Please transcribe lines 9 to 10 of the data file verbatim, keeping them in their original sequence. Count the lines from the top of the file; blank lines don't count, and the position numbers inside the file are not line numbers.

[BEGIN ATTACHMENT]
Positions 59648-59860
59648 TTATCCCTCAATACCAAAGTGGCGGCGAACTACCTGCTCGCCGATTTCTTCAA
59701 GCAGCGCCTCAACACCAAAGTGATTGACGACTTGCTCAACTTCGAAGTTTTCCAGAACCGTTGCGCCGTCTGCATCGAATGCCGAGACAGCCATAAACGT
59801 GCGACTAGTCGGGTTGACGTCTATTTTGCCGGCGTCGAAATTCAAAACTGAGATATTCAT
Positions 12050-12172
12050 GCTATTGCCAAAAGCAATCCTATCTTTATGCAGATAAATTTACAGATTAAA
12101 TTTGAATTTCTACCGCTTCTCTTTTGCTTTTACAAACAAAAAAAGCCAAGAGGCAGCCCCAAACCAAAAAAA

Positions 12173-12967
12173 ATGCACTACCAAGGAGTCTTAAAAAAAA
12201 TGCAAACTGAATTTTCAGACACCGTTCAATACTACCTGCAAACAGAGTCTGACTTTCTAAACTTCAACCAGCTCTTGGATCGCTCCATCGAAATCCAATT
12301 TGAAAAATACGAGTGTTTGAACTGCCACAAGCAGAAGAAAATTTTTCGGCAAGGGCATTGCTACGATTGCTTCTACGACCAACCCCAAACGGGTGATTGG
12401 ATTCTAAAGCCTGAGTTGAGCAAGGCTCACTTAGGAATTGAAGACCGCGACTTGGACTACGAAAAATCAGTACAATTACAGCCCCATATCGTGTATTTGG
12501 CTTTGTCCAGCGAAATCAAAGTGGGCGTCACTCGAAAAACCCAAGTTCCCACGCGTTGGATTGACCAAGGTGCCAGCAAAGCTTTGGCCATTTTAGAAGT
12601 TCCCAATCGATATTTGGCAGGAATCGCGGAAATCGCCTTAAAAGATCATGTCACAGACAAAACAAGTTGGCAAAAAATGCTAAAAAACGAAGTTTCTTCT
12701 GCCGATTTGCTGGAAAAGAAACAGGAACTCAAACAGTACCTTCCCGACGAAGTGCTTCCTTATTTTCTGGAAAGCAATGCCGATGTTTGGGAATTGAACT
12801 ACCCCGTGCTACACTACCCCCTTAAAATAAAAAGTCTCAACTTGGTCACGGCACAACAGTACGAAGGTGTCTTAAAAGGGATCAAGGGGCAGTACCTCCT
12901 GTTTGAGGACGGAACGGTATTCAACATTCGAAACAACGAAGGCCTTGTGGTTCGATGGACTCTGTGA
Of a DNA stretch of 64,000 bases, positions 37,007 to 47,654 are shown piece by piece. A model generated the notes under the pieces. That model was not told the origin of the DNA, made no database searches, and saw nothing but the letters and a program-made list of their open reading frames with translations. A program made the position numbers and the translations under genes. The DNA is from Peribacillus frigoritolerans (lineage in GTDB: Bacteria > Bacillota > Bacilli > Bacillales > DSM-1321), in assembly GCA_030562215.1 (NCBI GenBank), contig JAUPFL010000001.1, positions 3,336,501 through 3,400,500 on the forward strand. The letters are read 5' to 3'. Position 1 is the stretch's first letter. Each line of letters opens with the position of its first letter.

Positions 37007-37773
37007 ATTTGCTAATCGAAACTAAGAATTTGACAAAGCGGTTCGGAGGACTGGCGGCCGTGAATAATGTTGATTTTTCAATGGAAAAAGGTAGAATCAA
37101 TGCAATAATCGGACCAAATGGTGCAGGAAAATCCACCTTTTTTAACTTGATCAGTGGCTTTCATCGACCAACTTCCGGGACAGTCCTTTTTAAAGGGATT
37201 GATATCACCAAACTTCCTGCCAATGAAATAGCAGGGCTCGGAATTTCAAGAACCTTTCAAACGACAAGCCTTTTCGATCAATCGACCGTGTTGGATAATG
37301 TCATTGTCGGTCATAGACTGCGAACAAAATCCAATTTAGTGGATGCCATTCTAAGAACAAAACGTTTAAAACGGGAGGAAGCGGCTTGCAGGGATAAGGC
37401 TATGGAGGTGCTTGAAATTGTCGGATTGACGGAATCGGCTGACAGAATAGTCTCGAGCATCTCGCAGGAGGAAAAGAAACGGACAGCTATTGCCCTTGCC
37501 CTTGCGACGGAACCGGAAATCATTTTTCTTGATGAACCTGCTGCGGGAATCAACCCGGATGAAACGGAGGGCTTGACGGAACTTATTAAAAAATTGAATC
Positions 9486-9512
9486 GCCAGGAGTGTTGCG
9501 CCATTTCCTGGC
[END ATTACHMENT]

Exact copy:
12173 ATGCACTACCAAGGAGTCTTAAAAAAAA
12201 TGCAAACTGAATTTTCAGACACCGTTCAATACTACCTGCAAACAGAGTCTGACTTTCTAAACTTCAACCAGCTCTTGGATCGCTCCATCGAAATCCAATT